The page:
The dividend tip is something else I'd not even thought of yet, thanks............it's a shame these virtual programmes don't take these admin costs into account, or maybe they do..I didn't notice it though.

Good stuff this but what a thing to learn when you've never had a go in your life, I reckon it must be one huge learning curve just to fathom the bloody lingo.
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Re: online Trading

Postby Technobear » Thu May 24, 2012 4:44 pm

trading and making money in the short term is not that simple, wish it was :)

first, thing is there are two costs for trading...
fees - that you pay to your broker
bid/ask spread - difference in buy/sell price, think of this as market makers commision.

this means, if you buy and sell the stock immediatly and the same price, you lose money. so you need the price to rise, before you even break even.

(this is difference, between playing virtual trading games vs. using portfolio tools... games tend to include fees)


Also the market is not 'fair', as some players have an advantage especially in the short term!
a) market makers & investment bankers, pay much lower (or no) fees, and they determine the spread.
b) trading firms (IB and others) have automated trading tools... e.g. you might check your short term stocks 3 or 4 times a day, they monitor real time, so can respond sub second to news/events.
c) execution time, you see a price and try to hit it, it will take at least a few seconds, trading firms will have systems that execute < 1 millisecond.

In the short term they therefore have a huge advantage, and also can make money on much smaller price changes.

In the long term and so hopefully larger price moves, thier advantage doesnt tend to play against you so much ... basically its thier viewpoint against yours.
(example... do you think the euro will recover in 2 years time? the banks have much the same info as you, its really just your view vs. thiers)

generally, if you do long term, and diversify your risk (index trackers are good for this), and invest in things you personally know something about (e.g. a market sector/company) and dont have a fixed time you have to sell your assets at , then you can make modest returns...


oh, this is pretty obvious, but remember if someone makes $1000, someone has to have lost $1000..(actually more due to commision/spread). and people tend to shout when they make $1000 on the market, they tend to be alot quieter when they lose $1000.


anyways, this is just a bit of food for thought, from someone who used to be in investment banking.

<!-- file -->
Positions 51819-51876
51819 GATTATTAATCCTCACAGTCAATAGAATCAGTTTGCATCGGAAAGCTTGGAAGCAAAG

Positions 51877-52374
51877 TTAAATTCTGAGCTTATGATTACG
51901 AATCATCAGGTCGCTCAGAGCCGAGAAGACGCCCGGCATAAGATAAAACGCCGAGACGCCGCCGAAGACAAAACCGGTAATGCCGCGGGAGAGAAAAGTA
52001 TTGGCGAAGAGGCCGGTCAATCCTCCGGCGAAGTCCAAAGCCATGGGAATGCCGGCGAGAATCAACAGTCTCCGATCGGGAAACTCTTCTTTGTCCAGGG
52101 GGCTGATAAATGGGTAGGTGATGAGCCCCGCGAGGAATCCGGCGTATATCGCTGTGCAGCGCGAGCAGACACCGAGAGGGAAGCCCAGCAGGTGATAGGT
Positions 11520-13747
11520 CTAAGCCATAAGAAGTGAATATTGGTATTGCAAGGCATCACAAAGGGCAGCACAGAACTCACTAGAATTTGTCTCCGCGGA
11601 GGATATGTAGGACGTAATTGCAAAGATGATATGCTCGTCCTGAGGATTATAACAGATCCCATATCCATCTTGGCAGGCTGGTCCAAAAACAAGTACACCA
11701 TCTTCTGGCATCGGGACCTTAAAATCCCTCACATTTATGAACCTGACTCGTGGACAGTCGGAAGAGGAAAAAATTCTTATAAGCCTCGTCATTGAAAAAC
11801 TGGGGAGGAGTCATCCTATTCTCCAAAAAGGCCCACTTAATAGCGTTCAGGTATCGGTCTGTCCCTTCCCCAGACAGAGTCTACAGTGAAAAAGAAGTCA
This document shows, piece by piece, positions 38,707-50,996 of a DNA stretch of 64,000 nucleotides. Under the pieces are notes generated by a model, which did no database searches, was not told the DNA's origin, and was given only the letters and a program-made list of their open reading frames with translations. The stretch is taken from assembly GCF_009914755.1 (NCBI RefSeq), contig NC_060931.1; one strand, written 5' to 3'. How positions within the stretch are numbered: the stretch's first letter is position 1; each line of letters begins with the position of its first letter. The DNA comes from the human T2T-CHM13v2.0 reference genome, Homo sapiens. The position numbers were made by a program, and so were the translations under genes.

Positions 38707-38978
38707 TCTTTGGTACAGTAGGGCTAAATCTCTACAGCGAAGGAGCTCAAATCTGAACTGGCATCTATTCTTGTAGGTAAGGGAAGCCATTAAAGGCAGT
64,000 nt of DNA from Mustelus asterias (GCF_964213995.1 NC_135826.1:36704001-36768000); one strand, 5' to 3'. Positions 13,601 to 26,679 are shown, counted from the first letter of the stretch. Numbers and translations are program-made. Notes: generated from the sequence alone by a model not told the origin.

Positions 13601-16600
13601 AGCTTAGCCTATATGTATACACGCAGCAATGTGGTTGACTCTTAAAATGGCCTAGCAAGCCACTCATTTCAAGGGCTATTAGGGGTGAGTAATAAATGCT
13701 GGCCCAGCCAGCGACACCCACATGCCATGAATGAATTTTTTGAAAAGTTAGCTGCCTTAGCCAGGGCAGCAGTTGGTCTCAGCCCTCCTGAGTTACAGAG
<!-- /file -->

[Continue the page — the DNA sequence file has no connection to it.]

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Re: online Trading

Postby Devils Advocate » Thu May 24, 2012 5:11 pm

Cracking reply Technobear, thanks. It has been muted to me that very point on how much a loner is disadvantaged, and your summary brings it home with a bump. An example of that has just happened to me.............a bloke on another forum has a bet on with another chap for a 1000 quid that facebook shares will be below $30 on June 1st, the bet was set on launch day..............he's just posted gloatingly saying they're at 30.89 yet my "live" info has them at 32.08...........miles out if his info is true.

My perhaps silly view on the situation of the pro traders v small time dabblers, is although the traders have the game sewn up with respect to tools,info and all the rest, they also have to earn a lot more money for the clients they work for, I imagine it to be like a sparrow (me) picking up the scraps after the pack of lions have had their quarry....again maybe wrong.

The example you give on a long term punt on the Euro.......intersting one. If I did believe the Euro would go from strength to strength in the next 24 months where or what would I put some money in to?
Just going back to Anns point once more.....this "sell the shares and get paid in 3 days"......when you press the button to sell is that price nailed in real live time?

Thanks very much again.
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Re: online Trading

Postby Technobear » Thu May 24, 2012 7:53 pm

Devils Advocate wrote:I imagine it to be like a sparrow (me) picking up the scraps after the pack of lions have had their quarry....again maybe wrong.


Unfortunately, I think its a bit worst than that ... as you are playing against these guys, you are almost the prey.

instead, imagine a poker table, with 10 players on it - how tempted would you be to play, if you knew there were 4 professionals on the table with an almost unlimited stack of chips.
(worst case scenario, is you win the first couple of hands - and think you cracked a system :))

btw, I hate the gambling analogy, as people tend to say they are 'betting', and then in thier next breath, talk about it has investment... imagine, a friend of yours saying he had invested $1000 on who was going to win the grand national, youd probably suggest he gets help ;)

the other thing wrong with the gambling analogy, is trading is far from random, its a game where the one with the most information invariably wins.


Devils Advocate wrote:The example you give on a long term punt on the Euro.......intersting one. If I did believe the Euro would go from strength to strength in the next 24 months where or what would I put some money in to?
Just going back to Anns point once more.....this "sell the shares and get paid in 3 days"......when you press the button to sell is that price nailed in real live time?


Good questions,
Euro... ok, professions use either FX (foreign exchange) options, or FX forwards, basically these either give an option to buy/sell at a given price in the future. or fix a contract for a future time.
(its little complex, the difference, and googling will give a more eloquent explaination than me :))